The Velvet Café

A room for thoughts about movies

A few words on artists who become directors, bullying and a must-see Swedish movie

with 5 comments


Do directors who have a background as artists make movies that are different from directors who previously have worked as, let’s say musicians, psychologists, shop managers or nurses? When you watch a movie, can you tell if it was made by a former artist?

I can’t. But there is something about the artist profession that gives it a certain aura of mystery. I get the impression that artists are a step higher in the status hierarchy than directors. A film directed by a former artist is expected to be more than just a film among others. It’s “art”.

Personally I’ve never been able to tell the difference. It’s true that Steve McQueen comes from the art world and it’s true that he (or his cinematographer) has an eye for the visual language, as shown in 12 Years a Slave. But there are many other directors with no previous career as artists who are obsessed with the visuals nevertheless.

Art installation or movie?
In any case, we’ve now got a Swedish equivalent of Steve McQueen – a director, who people insist on labelling as an “artist”. Her name is Anna Odell and she recently won the Swedish film award Guldbaggen for her debut movie The Reunion. In her case I’m afraid the label has been hold against her on occasions. While the movie mostly has received praise from the movie critics, I’ve also seen people questioning why her film has been nominated in the first place, arguing that her movie isn’t a real “movie”, but an art installation.

I don’t agree with this view at all. The Reunion was one out of three Swedish movies from 2013 that I genuinely loved (the other two being Lisa Langseth’s Hotell and Lukas Moodysson’s We are the Best! I would recommend you to see them all if you ever get the chance, though it’s pretty unlikely if you live outside of Sweden – it appears to me that they’re mostly screened at film festivals.)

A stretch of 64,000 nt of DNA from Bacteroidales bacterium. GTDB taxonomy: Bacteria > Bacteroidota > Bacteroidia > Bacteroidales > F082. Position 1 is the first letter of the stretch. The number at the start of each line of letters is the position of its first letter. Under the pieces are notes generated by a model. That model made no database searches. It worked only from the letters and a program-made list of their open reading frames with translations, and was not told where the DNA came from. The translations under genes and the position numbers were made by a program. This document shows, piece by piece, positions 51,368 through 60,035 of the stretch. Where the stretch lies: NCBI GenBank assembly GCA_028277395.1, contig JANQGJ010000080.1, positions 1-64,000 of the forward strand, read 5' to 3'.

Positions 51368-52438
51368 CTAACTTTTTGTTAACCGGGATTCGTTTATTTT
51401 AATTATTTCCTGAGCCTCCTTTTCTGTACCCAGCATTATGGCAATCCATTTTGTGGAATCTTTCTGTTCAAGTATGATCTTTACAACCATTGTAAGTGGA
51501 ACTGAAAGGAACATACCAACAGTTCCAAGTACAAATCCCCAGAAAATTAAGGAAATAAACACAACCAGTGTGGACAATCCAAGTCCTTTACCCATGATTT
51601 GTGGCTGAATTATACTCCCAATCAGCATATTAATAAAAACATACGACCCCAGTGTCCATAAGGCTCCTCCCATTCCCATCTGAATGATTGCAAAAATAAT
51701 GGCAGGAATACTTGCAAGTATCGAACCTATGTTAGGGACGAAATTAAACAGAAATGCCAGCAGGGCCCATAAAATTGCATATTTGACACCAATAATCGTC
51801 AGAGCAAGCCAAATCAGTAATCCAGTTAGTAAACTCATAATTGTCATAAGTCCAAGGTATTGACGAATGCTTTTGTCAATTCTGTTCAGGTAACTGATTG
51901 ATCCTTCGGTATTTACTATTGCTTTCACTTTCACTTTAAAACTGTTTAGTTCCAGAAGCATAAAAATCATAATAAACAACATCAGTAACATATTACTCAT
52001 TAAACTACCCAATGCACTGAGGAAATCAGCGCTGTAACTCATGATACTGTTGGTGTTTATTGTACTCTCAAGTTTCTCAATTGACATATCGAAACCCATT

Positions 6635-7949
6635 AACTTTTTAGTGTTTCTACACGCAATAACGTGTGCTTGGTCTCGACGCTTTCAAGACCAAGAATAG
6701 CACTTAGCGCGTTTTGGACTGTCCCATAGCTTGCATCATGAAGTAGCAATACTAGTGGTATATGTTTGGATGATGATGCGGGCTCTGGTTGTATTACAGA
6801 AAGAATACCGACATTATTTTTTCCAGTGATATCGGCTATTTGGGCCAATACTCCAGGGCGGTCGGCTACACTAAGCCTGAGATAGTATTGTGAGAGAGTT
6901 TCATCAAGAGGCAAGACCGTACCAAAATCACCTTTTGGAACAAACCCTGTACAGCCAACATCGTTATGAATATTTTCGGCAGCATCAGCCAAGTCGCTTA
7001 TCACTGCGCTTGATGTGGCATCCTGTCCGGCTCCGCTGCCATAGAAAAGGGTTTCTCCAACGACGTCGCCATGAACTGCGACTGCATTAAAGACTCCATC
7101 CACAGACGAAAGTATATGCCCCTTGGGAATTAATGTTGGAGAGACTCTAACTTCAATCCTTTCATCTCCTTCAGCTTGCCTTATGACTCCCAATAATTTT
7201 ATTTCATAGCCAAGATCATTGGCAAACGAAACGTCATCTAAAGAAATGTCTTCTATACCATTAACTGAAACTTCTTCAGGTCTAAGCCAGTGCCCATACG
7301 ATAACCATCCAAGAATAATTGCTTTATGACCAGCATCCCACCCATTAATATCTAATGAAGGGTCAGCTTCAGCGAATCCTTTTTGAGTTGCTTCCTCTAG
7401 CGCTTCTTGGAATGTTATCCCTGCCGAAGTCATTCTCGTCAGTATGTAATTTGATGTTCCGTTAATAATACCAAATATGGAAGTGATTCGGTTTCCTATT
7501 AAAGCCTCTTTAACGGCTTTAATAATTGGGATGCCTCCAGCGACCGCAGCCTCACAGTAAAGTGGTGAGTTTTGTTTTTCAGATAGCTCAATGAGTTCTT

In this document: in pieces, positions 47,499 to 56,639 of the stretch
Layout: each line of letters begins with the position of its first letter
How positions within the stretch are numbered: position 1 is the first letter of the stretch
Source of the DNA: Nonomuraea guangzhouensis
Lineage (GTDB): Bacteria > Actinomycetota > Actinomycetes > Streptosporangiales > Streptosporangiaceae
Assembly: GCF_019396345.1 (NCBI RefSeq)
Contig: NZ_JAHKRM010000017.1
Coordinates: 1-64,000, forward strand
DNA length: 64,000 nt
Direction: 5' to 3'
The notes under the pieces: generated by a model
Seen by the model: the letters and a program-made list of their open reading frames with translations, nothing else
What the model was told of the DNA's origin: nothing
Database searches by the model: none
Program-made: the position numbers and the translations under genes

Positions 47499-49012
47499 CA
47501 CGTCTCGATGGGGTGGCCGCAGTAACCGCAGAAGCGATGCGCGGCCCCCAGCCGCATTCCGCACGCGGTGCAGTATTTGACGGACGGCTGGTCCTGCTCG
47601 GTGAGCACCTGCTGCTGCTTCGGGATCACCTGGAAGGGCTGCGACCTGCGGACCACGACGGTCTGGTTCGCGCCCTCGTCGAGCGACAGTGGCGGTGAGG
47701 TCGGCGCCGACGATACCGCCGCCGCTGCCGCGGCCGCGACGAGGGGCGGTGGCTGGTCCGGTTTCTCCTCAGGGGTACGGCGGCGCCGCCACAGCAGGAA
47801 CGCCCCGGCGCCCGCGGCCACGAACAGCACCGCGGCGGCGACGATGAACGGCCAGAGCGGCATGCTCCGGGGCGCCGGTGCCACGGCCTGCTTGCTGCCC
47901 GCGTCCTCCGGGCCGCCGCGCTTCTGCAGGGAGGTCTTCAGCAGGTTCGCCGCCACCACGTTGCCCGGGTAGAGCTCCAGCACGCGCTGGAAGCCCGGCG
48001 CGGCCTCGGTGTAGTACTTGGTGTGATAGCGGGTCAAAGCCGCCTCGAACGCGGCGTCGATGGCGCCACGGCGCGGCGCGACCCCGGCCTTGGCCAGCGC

This is a film about bullying, but seen through the eyes of the grown-up. The first half of the film is a pretty straight forward story, taking place at a class reunion, where the director Anna Odell, playing a character also named Anna Odell, is one of the participants. In a scene that reminds of Thomas Vinterberg’s The Celebration, she confronts everyone who treated her badly. She refuses to let sleeping dogs lie and doesn’t give a damned if this breaks the festive mood. She wants to say her truth, no matter what. This first half of the film alone is very good, but it’s in the second half that the movie really takes off, becoming truly inventive and interesting. It turns out that the class event never took place. This is Anna Odell’s imagination or day dream of what would have happened had she been there. Because in reality never received any invitation to the class reunion. Instead she contacts her old classmates, showing them the film she has made about the imagined party, inquiring what they feel about it.

There’s a documentary feel to the whole thing, not the least because of Anna Odell’s usage of herself in the film. But it’s not – all the classmates, both at the initial reunion party and the ones that are confronted in the second half, are played by actors. However – as far as I’ve understood it – it’s “based on a true story”. The real Anna Odell has been in contact with people who bullied her at school. And some of the script is based on real conversations that have taken place.

Is Anna a bully?
In Sweden there has been a debate about the film. After the initial raving reviews, there was a backlash, where some have accused Anna Odell for “bullying” her old classmates by doing this film. As a moviemaker and an artist, she’s in a stronger position, and therefor it’s “wrong” of her to take her revenge.

Well, I call this [insert suitable strong word]. Firstly: if you’ve been bullied at school you’re perfectly entitled to call people out about this and share your story, tell the world how it was. The fact that it was twenty years ago doesn’t change this a bit. Secondly: The film does more than just point out certain people as bullies. It doesn’t demonize those particular persons; it highlights a problem that we talk about far too rarely considering how common it is. It’s impossible to watch this film without starting to think back at your own school time.